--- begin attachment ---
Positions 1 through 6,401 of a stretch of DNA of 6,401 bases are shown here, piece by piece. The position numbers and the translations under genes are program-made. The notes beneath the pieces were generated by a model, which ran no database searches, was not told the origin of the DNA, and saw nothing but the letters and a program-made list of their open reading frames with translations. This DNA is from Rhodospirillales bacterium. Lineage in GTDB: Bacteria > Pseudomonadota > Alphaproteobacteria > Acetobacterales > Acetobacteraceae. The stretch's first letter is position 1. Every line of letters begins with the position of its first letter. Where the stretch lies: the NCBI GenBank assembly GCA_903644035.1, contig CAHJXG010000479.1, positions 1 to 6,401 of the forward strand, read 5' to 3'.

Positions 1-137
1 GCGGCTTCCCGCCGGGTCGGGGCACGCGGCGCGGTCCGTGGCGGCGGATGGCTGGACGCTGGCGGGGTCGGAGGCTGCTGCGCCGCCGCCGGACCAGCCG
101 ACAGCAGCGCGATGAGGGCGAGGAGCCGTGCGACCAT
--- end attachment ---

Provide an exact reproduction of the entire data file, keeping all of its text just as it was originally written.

Positions 1 through 6,401 of a stretch of DNA of 6,401 bases are shown here, piece by piece. The position numbers and the translations under genes are program-made. The notes beneath the pieces were generated by a model, which ran no database searches, was not told the origin of the DNA, and saw nothing but the letters and a program-made list of their open reading frames with translations. This DNA is from Rhodospirillales bacterium. Lineage in GTDB: Bacteria > Pseudomonadota > Alphaproteobacteria > Acetobacterales > Acetobacteraceae. The stretch's first letter is position 1. Every line of letters begins with the position of its first letter. Where the stretch lies: the NCBI GenBank assembly GCA_903644035.1, contig CAHJXG010000479.1, positions 1 to 6,401 of the forward strand, read 5' to 3'.

Positions 1-137
1 GCGGCTTCCCGCCGGGTCGGGGCACGCGGCGCGGTCCGTGGCGGCGGATGGCTGGACGCTGGCGGGGTCGGAGGCTGCTGCGCCGCCGCCGGACCAGCCG
101 ACAGCAGCGCGATGAGGGCGAGGAGCCGTGCGACCAT